Summer vacations are coming to a close and school districts throughout the state are making plans to reopen safely in the fall. The governor's office announced that they have no intention of offering guidance to local school districts.

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It seems like common sense that schools would try to open for in-person learning as safely as possible. It also seems like a no-brainer that the state would offer guidance to local school districts on what they need to do to open schools safely. But the governor’s office says that they are not getting involved, and they will not issue any safety guidelines.

According to Pix 11, a spokesperson for the governor's office says that the COVID-19 state of emergency has been rescinded, therefore, it is up to each jurisdiction to establish safety guidelines for reopening schools. Dr. Howard Zucker is the State Health Commissioner and he recently addressed the issue. He said, “Schools and school districts should develop plans to open in person in the fall as safely as possible, and I recommend following guidance from the CDC and local health departments.”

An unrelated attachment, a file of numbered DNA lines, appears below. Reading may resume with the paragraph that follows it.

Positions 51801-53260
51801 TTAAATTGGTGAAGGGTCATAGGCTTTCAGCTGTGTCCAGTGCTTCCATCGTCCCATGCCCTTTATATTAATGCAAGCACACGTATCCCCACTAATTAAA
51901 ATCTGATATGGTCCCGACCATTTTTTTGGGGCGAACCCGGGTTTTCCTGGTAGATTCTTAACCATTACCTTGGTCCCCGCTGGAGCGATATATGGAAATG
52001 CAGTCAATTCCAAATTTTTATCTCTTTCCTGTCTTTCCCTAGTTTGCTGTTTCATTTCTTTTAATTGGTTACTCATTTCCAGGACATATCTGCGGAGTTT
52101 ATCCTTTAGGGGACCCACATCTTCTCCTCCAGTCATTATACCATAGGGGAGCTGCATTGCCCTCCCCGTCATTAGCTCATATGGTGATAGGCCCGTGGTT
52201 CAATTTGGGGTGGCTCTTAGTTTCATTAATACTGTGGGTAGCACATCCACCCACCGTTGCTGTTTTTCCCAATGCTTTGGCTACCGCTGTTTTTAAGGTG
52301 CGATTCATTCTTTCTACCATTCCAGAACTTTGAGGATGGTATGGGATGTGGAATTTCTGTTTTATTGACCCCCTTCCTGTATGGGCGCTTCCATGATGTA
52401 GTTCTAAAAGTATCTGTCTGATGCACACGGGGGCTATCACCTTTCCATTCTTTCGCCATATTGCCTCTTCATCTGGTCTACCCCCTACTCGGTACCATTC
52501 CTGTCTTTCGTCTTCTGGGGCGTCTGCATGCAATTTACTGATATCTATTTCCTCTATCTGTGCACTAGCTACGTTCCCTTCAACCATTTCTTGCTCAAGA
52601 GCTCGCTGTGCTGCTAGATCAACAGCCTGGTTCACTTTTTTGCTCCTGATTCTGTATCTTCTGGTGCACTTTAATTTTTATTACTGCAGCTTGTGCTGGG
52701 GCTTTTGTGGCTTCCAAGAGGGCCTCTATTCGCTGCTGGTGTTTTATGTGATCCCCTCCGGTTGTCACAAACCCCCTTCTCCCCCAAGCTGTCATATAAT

Betsy Rosa, the State Commissioner of Education, does not agree with Mr. Zucker’s assessment. She says that the Health Department has a responsibility to protect public health, especially in these uncertain times.

Each jurisdiction in the state is now scrambling to put concrete plans in place for school safely. Vaccinations will be one important part of their plans, but many school children are not eligible for vaccinations and their safety depends on the decisions that adults make for them.

Our children deserve a safe environment where they can learn and grow. State officials need to work along with local jurisdictions to make sure our children are as healthy and safe as possible.

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